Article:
Calgary Herald  |  Andrea Cox  |  November 29, 2015  | Link

Inspired tubs create bathroom bliss

Whatever look you are going for — luxury hotel room, Belgium farmhouse or something in between — the bathtub, the place where we soak away the ails and dirt of the day, can be an essential ingredient to creating that wow factor.

“Tubs really set the tone,” says Mark Cayen, design consultant at Empire Kitchen and Bath.

Often dissed by shower lovers and once thought of as a utilitarian element to be tucked away in the corner of the bathroom, the bathtub is making a strong come back, taking centre stage as the unsung hero of bathroom design. Walk through any of the city’s show homes for inspiration. Designers are flocking to the standalone bathtub to make a statement, elevating bathroom design to the next level.

“It’s the bling. The tub has become the focal point of the bathroom,” says Arlene Ladner, lead designer at Sturdy Design Co.

“Before it was all about the shower and the vanity, but now it is all about the tub,” she says, recalling that a few years ago many show homes didn’t even feature a bathtub in the ensuite.

“But now it is the centre of attention. We just put a copper, organically inspired tub into the new Cook Homes’ show home in Watermark. It’s just gorgeous.”

Recent collections hitting the runways of bathroom couture highlight some of the freshest designs embracing function and fabulous form, re-imagining the romance of the turn of the 20th Century cast iron hallmark piece and transporting it to heights of interest with architectural shapes and organic forms. Move over claw foot — there are a whole bunch of new kids in town.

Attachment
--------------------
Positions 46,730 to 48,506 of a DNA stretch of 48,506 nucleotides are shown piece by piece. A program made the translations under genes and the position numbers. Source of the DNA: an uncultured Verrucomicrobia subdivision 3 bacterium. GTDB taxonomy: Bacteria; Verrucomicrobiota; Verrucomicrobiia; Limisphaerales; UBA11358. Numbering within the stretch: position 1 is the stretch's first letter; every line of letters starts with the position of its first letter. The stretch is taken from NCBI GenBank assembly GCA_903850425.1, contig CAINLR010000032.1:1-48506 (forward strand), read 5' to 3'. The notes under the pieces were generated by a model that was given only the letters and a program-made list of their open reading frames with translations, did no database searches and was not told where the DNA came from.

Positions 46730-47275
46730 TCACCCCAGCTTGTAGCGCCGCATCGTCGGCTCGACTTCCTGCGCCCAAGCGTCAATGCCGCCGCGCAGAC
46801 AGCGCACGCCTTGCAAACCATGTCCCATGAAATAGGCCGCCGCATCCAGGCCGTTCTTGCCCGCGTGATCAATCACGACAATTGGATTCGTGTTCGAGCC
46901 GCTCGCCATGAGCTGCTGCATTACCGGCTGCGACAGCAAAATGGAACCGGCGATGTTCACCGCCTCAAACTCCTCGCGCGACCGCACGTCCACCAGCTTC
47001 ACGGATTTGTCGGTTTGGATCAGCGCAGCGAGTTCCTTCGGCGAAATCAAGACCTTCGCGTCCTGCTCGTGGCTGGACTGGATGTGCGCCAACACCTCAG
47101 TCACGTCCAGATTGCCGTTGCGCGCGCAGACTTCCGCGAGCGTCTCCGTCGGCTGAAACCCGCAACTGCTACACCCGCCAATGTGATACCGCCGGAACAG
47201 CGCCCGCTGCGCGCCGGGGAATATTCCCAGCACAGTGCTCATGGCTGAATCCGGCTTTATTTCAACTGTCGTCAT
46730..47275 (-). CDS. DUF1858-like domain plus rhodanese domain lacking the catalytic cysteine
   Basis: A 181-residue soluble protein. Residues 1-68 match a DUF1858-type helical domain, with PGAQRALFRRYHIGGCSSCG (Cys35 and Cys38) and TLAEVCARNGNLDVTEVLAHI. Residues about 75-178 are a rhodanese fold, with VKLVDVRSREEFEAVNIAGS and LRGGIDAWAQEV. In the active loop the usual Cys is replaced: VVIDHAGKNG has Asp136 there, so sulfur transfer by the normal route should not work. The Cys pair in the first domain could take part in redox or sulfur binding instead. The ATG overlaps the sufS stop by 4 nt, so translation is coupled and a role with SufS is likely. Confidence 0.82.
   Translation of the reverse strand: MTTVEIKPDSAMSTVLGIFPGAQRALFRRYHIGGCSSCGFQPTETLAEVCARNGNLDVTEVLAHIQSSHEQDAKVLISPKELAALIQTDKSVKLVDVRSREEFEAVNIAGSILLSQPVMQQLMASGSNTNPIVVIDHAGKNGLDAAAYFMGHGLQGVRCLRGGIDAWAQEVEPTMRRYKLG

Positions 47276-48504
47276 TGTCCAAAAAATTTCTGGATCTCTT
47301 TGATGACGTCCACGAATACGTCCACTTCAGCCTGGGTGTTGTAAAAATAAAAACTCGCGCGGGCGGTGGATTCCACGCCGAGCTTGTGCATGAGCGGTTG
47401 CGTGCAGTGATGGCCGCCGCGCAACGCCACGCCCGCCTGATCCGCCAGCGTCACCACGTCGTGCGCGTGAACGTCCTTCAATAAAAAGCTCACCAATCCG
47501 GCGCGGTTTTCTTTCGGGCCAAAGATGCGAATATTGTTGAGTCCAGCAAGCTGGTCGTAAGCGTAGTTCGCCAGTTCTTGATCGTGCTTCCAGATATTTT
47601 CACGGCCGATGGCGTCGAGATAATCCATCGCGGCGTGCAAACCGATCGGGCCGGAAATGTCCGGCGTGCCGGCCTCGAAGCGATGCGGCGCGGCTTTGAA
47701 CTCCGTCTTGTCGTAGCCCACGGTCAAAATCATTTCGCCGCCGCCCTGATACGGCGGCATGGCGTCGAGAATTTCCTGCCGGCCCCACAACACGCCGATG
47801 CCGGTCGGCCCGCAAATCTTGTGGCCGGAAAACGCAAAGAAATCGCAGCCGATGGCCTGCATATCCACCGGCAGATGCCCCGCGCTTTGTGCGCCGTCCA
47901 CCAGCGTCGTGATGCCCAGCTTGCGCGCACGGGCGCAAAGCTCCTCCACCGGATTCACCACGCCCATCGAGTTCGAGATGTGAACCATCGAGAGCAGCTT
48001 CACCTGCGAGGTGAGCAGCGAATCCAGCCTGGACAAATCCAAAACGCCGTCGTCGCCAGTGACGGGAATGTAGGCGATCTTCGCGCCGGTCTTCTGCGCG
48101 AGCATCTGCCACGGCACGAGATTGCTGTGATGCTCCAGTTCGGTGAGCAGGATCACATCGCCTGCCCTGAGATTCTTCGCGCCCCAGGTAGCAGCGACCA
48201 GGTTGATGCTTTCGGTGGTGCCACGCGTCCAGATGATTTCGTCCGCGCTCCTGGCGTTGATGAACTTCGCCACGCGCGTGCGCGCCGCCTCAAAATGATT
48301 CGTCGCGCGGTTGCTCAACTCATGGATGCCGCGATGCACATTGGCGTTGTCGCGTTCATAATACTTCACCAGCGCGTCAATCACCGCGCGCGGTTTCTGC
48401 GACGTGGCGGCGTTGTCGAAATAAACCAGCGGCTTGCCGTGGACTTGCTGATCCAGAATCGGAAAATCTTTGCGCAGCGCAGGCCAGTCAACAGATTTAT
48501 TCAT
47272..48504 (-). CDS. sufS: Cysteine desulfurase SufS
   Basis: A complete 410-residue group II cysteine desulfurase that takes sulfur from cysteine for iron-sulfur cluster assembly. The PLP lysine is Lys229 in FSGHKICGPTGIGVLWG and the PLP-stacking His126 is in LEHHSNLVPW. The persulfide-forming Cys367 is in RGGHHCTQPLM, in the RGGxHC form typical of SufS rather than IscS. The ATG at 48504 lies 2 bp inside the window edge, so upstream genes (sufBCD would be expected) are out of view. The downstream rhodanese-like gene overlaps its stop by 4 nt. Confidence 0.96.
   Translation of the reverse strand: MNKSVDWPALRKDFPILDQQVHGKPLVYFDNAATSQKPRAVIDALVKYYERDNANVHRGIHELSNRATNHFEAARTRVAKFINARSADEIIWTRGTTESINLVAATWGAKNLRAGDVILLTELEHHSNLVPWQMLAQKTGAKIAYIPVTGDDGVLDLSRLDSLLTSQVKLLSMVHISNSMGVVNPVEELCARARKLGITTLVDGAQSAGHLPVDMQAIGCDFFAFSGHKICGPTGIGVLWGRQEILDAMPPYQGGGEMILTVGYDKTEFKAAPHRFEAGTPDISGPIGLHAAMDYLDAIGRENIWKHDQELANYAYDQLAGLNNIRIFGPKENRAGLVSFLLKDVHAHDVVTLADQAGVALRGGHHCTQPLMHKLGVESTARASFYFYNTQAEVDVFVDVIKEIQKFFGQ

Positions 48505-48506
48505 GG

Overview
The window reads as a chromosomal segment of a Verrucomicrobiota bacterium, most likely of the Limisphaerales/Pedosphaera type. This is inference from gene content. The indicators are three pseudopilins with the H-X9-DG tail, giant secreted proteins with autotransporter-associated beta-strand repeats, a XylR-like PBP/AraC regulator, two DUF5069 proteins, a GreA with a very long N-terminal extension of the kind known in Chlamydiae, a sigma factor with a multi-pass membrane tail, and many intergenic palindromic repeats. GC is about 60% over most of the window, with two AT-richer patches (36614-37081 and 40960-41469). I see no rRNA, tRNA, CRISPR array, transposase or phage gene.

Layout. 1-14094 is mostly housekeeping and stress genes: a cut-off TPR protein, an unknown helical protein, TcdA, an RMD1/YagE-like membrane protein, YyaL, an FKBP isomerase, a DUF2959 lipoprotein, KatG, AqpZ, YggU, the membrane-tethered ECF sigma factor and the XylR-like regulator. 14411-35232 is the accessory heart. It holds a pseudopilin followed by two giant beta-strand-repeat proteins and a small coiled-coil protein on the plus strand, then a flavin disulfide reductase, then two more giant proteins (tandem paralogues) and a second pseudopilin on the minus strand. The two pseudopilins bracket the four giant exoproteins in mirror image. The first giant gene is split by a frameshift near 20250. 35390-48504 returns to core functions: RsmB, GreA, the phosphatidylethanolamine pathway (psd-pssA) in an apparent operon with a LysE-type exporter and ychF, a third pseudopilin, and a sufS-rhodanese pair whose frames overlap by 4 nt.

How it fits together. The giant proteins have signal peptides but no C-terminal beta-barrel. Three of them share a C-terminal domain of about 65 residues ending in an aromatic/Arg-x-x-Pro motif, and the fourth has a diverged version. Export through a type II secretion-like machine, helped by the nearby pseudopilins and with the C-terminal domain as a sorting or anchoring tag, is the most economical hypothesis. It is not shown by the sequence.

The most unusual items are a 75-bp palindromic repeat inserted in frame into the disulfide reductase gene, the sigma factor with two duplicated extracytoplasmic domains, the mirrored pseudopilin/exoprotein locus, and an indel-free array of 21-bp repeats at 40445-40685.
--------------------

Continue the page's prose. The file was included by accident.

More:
“People are really into that dramatic look. It’s almost more important than actually using the tub,” says Cayen. Shapes run from sculptural and free-flowing to linear, more contemporary rectangular and oval forms, bringing an artistic sensibility and an aesthetic purity to the bath.

And it is not just about shape; it’s also about texture and materials. Copper, burnished nickel and stone — alabaster, limestone and granite — are all big right now. Cayen cites a model by Waterworks coined the Candide — a classic, linear, oval free-standing tub with a white porcelain interior and burnished nickel exterior. “It’s really beautiful. People stop, look and then talk about it.”

While the tub has become the show-stopping design element in the bathroom, Ladner suggests considering all of the pieces in the design palette to really reveal a sense of awe, especially the wall behind the tub. “It is just as important from a design perspective. It completes the look — tile, art, wallpaper, colour blocking, a stunning light fixture — they all just add that extra.”

And the hardware is the icing on the cake.

“You want the faucets to be free-standing and seamless with an organically inspired tub, but you can go more traditional with the linear styles,” says Cayen.

So just how much is all of this inspired beauty going to cost? Cayen says that it’s comparable to traditional built-in tubs. But as with everything, the sky is the limit. Prices of a free-standing tub start at $800 and skyrocket to well over $15,000.

whatsNewBack